13 Articles
Black Boxes In Cars Will Be Standard By 2014

These event data recorders are already in 96 percent of vehicles

If you thought police tracking your movements via license plate scanners was creepy, you may want to check your owner's manual to see if your own car has been spying on you for decades.

Feds Set To Mandate "Black Box" Data Recorders In Every Car And Truck

Privacy advocates worry, but technology has caught bad drivers lying about accident causes

WASHINGTON – Many motorists don't know it, but it's likely that every time they get behind the wheel, there's a snitch along for the ride.

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Black Boxes Could Soon Help Solve Car Accidents

But privacy advocates worry about effects of mandatory data collection

Black boxes have helped investigators solve the causes of plane crashes for decades. Now authorities hope they can shed light on causes of car accidents.

Report: Toyota admits black box bug can give false speed readings

Takeshi Uchiyamada, Toyota executive vice president in charge of research and development, has confirmed that a software glitch has caused the company's event data recorder readers to misinterpret speeds during accidents. According to Automotive News, the executive admits that his company had previously underscored the fact that it couldn't say whether or not there was a problem with the black boxes themselves. The software bug in the readers came to light during the manufacturer's investigation

Report: Toyota's event data recorders have a history of problems

According to a report in The Washington Post, the event data recorders the National Highway Transportation Safety Administration used to investigate claims of unintended acceleration in Toyota vehicles have a history of problems. In one incident, a Toyota pickup that struck a tree in a single car accident was recorded as going 177 mph – far faster than any T100 we've ever seen. A separate reading from the same device put the truck's speed at a more feasible 75 mph. The article even says th

Report: Intel developing new automotive black box

Big Brother really wants to get into your future vehicle. Intel is currently hard at work on the next generation of vehicle event data recorders, the infamous black boxes that Congress has clamored for since Toyota's unintended acceleration problems dominated headlines earlier this year. According to The New York Times, these new black boxes may do a lot more than just record things like vehicle speed and whether you're wearing your seatbelt. Intel's prototype will incorporate GPS and all of a v

Report: U.S. safety bill could triple cost of automotive black boxes to $5,000

When word first came down that Congress was looking to mandate that all new vehicles to be sold with Event Data Recorders, we knew that the added tech was going to be pricey. According to Automotive News, if legislators have their way, the new automotive black boxes will need to be both fire resistant and waterproof. Add in a significant amount of recording time before and after an accident, and suddenly the price tag per unit could soar up to a lofty $4,000 to $5,000. Currently, the EDRs track

USA Today investigates how automotive 'black boxes' can help recreate accidents

Long before shows like CSI misled the public about how long a DNA test takes and introduced the mythical world of "zoom and enhance," airplane black boxes were making people think you could minutely recreate an air disaster if you could just get the box. Not so. Turns out that quite a few cars sold in the U.S. have black boxes as well, with the same limitations: you can retrieve a certain set of data from them, but its quality and usefulness varies.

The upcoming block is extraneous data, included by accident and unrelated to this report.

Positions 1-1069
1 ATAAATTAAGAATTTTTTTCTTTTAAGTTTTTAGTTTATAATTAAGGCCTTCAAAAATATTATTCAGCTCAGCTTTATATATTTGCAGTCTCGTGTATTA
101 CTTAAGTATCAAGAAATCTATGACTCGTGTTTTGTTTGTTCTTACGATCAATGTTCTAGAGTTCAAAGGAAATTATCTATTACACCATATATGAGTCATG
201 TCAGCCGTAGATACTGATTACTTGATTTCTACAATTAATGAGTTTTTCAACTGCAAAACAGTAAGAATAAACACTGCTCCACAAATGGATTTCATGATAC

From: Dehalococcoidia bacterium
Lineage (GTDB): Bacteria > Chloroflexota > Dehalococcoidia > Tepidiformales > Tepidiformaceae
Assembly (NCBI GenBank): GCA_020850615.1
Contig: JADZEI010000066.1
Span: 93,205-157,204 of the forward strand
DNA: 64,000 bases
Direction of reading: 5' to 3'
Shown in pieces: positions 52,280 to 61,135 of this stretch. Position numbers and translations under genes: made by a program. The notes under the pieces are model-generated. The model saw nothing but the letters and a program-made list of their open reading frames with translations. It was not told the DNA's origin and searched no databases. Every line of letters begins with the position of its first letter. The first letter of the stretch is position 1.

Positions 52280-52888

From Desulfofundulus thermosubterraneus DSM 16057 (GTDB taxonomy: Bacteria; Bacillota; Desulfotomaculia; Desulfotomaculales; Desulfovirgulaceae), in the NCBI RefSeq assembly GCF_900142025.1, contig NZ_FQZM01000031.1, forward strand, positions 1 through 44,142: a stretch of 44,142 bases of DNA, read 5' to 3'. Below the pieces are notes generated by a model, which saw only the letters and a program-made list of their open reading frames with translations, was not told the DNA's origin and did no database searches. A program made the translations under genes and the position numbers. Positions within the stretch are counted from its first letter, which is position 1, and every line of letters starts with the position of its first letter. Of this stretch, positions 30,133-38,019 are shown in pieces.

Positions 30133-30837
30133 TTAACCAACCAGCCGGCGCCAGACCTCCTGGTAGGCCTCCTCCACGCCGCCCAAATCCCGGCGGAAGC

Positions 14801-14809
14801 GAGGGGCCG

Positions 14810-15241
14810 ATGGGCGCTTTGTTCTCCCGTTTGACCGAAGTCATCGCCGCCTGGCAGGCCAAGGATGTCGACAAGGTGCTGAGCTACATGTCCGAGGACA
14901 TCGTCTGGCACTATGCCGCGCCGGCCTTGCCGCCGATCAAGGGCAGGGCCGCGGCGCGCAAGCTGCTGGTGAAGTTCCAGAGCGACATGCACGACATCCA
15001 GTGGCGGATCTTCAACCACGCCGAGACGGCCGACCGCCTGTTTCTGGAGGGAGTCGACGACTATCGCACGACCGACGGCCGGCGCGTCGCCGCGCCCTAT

Report: Toyota 'secretive' about black box data

Due to the ongoing NHTSA investigation and several lawsuits involving Toyota, the automaker's in-car "black box" data is coming into the spotlight. However, the Associated Press has conducted an investigation of its own, finding that Toyota has, for years, blocked access to event data recorder (EDR) information, and that the automaker has been inconsistent in revealing exactly what these devices do and do not record.

GM comes out in support of black box legislation

As of today, when incidents like sudden acceleration happen, it's extremely difficult to diagnose conclusively what the cause was. Without a mechanism to track exactly what the driver did, what the vehicle sensors detected and how the vehicle responded, it usually ends up being a he said/she said situation.

Florida man cancels Nissan GT-R order due to 'black box'

Click above for high-res gallery of the 2009 Nissan GT-R

Automotive black boxes evolve

For now, if your car has a black box it's probably recording your speed, skids, steering wheel and pedal input and how many of your radio's presets are disco (not really). But PLK, a subsidiary of Hyundai, wants to offer you (or more likely your boss) a more talented black box. Their Roadscope device records all the above except for the bad radio, but adds lane departure warning and will take photos seconds before, after and during an accident. While it will be a big hit with fleet owners and re

NHTSA creating universal standard for automotive 'black box'

Though you may not realize it, your car is probably equipped with an automotive 'black box'. Also known as Event Data Recorders, these devices record information from a vehicle's various sensors during a crash – everything from airbag performance to the angle of the steering wheel to the speed of the vehicle is retained. Though an estimated 90 percent of new vehicles are shipped with the devices, each manufacturer uses their own hardware, software and file formats.